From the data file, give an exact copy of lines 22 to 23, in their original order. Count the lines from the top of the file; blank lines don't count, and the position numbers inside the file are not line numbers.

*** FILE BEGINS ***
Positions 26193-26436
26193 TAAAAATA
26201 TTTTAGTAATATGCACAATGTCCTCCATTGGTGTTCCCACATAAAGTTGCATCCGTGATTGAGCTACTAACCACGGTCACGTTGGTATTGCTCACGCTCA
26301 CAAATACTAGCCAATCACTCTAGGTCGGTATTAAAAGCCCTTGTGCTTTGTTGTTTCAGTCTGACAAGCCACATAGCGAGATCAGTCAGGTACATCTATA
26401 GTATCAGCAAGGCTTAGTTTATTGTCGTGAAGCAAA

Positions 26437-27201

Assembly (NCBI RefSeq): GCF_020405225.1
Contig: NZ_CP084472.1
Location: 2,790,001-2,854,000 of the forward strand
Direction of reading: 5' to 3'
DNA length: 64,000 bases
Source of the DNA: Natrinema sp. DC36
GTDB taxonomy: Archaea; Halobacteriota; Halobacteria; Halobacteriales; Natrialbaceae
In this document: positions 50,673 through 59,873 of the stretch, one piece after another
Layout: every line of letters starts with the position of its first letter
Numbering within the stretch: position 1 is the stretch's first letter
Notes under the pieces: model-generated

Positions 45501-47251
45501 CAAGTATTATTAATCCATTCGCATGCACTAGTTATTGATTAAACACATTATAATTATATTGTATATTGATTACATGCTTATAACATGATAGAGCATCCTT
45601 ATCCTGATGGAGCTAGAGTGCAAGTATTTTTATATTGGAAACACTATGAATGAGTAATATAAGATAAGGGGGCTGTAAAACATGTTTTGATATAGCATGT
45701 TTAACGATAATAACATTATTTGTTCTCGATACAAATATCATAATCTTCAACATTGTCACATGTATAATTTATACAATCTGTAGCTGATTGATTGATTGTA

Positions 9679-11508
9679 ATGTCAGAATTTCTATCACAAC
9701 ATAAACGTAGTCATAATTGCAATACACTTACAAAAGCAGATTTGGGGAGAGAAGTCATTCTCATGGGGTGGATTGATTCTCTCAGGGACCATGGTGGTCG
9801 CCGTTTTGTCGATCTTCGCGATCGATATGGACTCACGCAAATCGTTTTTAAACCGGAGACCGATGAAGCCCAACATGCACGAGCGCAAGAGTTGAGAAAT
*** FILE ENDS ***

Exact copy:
Positions 9679-11508
9679 ATGTCAGAATTTCTATCACAAC